Bendy superconducting cables

13 February 2011
Posted by Chris Smith.

Superconductors are materials whose electrical resistance drops to zero when they are cooled far enough, there are low temperature superconductors which normally work at below -263 celcius or 10 degrees above absolute zero, these are often conventional metals and are easy to bend but need immensely good insulation to keep them that cold, and there are high temperature superconductors which can work at 77 degrees above absolute zero, which is far easier to achieve. They would be ideal for carrying current but unfortunately but they are all brittle ceramics, similar physically to china, which makes making cables very difficult. The only way to make them at all flexible is to use very thin pieces of superconductor, making them reasonably flexible. Despite this most superconducting cables are still so brittle they have to be wound around large formers making them very very inflexible.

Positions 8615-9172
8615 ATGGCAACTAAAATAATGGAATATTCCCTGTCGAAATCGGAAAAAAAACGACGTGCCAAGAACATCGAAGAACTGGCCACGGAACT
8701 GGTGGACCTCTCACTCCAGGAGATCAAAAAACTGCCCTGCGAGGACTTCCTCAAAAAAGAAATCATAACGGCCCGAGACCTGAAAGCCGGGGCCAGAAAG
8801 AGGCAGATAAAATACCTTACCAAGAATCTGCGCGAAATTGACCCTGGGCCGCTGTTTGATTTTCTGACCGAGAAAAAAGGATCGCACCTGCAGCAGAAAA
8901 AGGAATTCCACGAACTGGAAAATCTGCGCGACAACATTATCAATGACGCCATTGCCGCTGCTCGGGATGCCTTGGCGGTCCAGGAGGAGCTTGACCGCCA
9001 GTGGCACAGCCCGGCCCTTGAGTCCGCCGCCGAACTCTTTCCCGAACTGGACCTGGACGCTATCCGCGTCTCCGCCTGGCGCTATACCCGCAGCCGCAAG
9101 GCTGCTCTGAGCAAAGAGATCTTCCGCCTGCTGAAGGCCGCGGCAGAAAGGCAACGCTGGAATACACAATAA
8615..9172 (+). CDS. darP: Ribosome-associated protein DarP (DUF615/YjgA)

Cable spaghetti or cable saladDanko van der Laan has improved this significantly by using a slightly different superconductor called Gadalinium barium Copper Oxide or GBCO, whose superconducting properties are no better than other superconductors, but it degrades much more slowly when it is bent slightly. This has allowed him to wind his superconducting tapes around a copper former that is only about 6mm in diameter this along with the advantages of the GBCO means that the final cable is much more flexible. They have managed to sucessfully bend it around a diameter of 25cm whilst still being able to carry 1200A of current which is about half the current carried by a large electricity pylon. Of course to actually do this the cable would have to be electrically insulated and cooled, but it could still be far smaller, lighter and easier to install than current cables, making them practical for installing in ships and possibly even aircraft

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